Clear Channel / iHeartmedia bankruptcy update

A few tidbits from the Tom Taylor newsletter along with having read the bankruptcy filing.

John Malone had his lawyers show up at the “First Day Motions” to represent his interests. The filing has language permitting Malone to submit his own plan, or other parties. That language may have been added to fend off an involuntary bankruptcy, as the four delays were starting to look like stalling.

The wild card in this fight is about $160 million in debt still outstanding from before the Bain & Lee “taking the company private” transaction. Since the freshly minted debt in 2008 trading as low as about 15% of face value (from memory), you can see why they would not have accepted a debt swap. They have been paid interest for 10 years, but are unsecured creditors.

Selling off Clear Channel Outdoors to a French company is definitely in play, at least the European part. The bankruptcy filing puts any further “raiding of the piggy bank” on hold. The 1 billion dollar IOU Iheart Media stuck on the books of CCO IS unsecured. The CCO subsidiary is 10% owned by others and has debt that may not get paid when the $1 billon “loan” becomes worthless.

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3 Responses to Clear Channel / iHeartmedia bankruptcy update

  1. Fred Stiening says:

    It looks like enough of the creditors are lining up behind the plan that was proposed by the senior lenders. CCO will be spun off and given to the secured lenders, and the unsecured will get a small portion of what is left.

  2. CC1s121LrBGT says:

    What the heck is iHeart? They have a web site and phone apps for the US and I believe their streams are geoblocked to prevent listening outside the US. The have a smaller web site in Australia and one in Canada. Both the Australian and Canadian sites feature stations from those countries that are geoblocked to prevent listening in the US and some stations that do allow listening in the US.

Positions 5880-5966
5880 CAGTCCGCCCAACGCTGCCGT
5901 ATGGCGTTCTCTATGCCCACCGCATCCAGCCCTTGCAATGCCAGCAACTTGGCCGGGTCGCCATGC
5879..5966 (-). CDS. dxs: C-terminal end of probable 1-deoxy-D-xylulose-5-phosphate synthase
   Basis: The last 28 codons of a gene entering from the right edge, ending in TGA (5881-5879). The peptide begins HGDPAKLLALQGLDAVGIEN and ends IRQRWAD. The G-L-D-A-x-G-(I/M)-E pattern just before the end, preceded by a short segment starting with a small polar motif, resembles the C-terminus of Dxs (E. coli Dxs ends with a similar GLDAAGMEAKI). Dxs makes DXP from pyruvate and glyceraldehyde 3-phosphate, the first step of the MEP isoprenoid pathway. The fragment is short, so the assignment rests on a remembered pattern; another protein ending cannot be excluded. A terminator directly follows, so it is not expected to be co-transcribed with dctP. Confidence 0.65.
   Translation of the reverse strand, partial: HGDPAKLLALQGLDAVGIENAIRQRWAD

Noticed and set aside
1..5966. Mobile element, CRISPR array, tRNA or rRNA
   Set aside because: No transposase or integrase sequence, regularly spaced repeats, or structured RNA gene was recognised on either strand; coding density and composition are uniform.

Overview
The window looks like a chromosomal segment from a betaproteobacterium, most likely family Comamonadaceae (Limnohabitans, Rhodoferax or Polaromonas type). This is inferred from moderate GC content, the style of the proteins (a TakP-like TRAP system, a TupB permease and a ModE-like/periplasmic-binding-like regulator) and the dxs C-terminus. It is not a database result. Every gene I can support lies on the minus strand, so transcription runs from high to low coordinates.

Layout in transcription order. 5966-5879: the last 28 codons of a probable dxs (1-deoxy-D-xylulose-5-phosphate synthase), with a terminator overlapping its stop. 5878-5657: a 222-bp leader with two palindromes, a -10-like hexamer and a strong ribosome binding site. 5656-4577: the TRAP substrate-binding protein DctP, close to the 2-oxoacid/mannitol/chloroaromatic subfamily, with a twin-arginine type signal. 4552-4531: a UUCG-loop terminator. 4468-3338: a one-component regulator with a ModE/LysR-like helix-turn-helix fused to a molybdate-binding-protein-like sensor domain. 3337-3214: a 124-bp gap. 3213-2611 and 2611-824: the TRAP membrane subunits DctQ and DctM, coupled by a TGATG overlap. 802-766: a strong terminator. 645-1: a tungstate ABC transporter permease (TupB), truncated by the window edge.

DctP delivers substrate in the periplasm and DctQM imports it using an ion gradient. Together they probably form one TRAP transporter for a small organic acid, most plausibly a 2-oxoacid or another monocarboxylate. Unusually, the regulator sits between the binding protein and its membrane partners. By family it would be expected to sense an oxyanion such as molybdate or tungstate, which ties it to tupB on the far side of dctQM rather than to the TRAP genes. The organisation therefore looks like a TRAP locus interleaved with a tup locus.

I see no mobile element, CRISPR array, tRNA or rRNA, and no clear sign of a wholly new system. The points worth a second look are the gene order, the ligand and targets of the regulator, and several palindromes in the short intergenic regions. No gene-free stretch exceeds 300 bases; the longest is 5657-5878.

From your reading or otherwise, do you know whether iHeart owns stations outside the US, or are they just providing a streaming platform to them as they do for some stations in the US? It will be interesting to see what will happen to Australian and Canadian assets of the company.

    • Fred Stiening says:

      It’s a very complicated question, and because iHeart isn’t publicly traded, much of what they do isn’t public or is kept firewalled. IHeart was the name given to try to rebrand Clear Channel. The Clear Channel Radio stuff was renamed using Iheart branding. Clear Channel Outdoors is the billboard / transit stop company that is another asset held by the mother ship corporation. 90% of the stock is held aside, and 10% is traded publicly, so the CCO entity has to file financial reports. There are publicly traded bonds which had SEC reports, but the complexity of all the shell corporations are overwhelming. Many of the radio stations are still licensed to their 1996 licensees. Part of the complicatin of the “going private” transaction, was Clear Channel lost their grandfathered status, so they had to put stations in the Aloha Trust, and trade stations, mostly with Cumulus (Grand Rapids Michigan I remember). The chart showing the relationships in the corporate hierarchy was something close to 10 levels deep.

      Bob Pittman’s strongest skill is brand development. Iheart Media is the brand. IHeartRadio is the part of Iheart in the Radio business, expanded to the app and indirect things like the Iheart Radio Awards and concerts.

      The bankruptcy filing listed 35 different corporations to be included in a consolidated bankruptcy process. I have already suggested that CCO is likely to either be incorporated or the judge will permit its sale, similar to the Cubs being sold before the Tribune bankruptcy was final. One of the primary objectives of the bankruptcy process is to preserve the value of the assets. Rather than the lender proposal, the judge might initiate an auction to sell off CCO and use the proceeds as part of the settlement of the other debts and get the viable company removed from the overall bankruptcy. The lenders might propose trading their debt for the 90% of CCO, and settling that before the final deal is approved.

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